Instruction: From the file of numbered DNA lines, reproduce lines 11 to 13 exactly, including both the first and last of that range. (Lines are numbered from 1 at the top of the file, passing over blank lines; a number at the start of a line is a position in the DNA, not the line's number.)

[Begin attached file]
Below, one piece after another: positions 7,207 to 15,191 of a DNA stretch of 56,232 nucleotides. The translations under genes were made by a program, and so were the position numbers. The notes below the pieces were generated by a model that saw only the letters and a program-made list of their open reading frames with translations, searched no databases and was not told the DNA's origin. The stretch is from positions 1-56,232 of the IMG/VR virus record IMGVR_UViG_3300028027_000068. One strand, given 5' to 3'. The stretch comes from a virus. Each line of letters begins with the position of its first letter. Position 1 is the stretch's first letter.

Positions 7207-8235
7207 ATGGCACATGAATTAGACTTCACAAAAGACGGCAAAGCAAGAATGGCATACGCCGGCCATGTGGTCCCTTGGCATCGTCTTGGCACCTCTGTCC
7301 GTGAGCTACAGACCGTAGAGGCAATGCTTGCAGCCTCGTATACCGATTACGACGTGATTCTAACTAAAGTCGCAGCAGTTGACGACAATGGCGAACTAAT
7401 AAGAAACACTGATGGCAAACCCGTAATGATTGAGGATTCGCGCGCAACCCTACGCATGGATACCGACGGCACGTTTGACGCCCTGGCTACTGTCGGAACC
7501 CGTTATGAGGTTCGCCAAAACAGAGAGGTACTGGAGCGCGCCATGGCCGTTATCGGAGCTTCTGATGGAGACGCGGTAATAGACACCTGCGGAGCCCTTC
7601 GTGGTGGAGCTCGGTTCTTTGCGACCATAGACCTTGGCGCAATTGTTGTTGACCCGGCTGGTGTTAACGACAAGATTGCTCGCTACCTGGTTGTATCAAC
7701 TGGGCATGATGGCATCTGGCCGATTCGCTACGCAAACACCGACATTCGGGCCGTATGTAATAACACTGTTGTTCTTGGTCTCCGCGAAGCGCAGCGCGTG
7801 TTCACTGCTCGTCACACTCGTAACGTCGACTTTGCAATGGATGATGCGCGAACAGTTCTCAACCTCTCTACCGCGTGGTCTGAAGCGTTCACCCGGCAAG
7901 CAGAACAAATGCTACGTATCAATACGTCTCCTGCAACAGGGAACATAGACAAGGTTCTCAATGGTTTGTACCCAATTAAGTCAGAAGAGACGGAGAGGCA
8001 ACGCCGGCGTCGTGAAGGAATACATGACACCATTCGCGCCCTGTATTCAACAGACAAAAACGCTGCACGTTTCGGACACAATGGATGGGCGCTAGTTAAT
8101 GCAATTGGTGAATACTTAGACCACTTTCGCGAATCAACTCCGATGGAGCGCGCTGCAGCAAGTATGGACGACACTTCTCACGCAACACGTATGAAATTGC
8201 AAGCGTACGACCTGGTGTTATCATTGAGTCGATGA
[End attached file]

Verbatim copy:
8001 ACGCCGGCGTCGTGAAGGAATACATGACACCATTCGCGCCCTGTATTCAACAGACAAAAACGCTGCACGTTTCGGACACAATGGATGGGCGCTAGTTAAT
8101 GCAATTGGTGAATACTTAGACCACTTTCGCGAATCAACTCCGATGGAGCGCGCTGCAGCAAGTATGGACGACACTTCTCACGCAACACGTATGAAATTGC
8201 AAGCGTACGACCTGGTGTTATCATTGAGTCGATGA